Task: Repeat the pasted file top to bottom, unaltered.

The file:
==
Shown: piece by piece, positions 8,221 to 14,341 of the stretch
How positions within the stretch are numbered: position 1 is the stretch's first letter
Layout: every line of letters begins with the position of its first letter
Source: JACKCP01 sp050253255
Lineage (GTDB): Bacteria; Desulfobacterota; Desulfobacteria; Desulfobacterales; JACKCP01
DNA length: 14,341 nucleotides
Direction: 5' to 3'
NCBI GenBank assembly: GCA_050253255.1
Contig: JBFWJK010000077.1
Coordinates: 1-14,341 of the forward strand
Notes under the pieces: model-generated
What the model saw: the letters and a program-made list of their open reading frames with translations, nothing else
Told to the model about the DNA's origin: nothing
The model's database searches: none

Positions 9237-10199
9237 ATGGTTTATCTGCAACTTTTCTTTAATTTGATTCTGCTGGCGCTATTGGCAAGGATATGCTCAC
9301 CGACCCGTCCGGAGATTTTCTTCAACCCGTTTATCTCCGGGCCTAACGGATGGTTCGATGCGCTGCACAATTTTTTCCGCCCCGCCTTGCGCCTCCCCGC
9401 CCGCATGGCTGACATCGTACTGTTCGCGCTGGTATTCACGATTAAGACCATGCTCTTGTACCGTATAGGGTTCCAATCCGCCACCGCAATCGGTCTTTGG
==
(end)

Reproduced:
Shown: piece by piece, positions 8,221 to 14,341 of the stretch
How positions within the stretch are numbered: position 1 is the stretch's first letter
Layout: every line of letters begins with the position of its first letter
Source: JACKCP01 sp050253255
Lineage (GTDB): Bacteria; Desulfobacterota; Desulfobacteria; Desulfobacterales; JACKCP01
DNA length: 14,341 nucleotides
Direction: 5' to 3'
NCBI GenBank assembly: GCA_050253255.1
Contig: JBFWJK010000077.1
Coordinates: 1-14,341 of the forward strand
Notes under the pieces: model-generated
What the model saw: the letters and a program-made list of their open reading frames with translations, nothing else
Told to the model about the DNA's origin: nothing
The model's database searches: none

Positions 9237-10199
9237 ATGGTTTATCTGCAACTTTTCTTTAATTTGATTCTGCTGGCGCTATTGGCAAGGATATGCTCAC
9301 CGACCCGTCCGGAGATTTTCTTCAACCCGTTTATCTCCGGGCCTAACGGATGGTTCGATGCGCTGCACAATTTTTTCCGCCCCGCCTTGCGCCTCCCCGC
9401 CCGCATGGCTGACATCGTACTGTTCGCGCTGGTATTCACGATTAAGACCATGCTCTTGTACCGTATAGGGTTCCAATCCGCCACCGCAATCGGTCTTTGG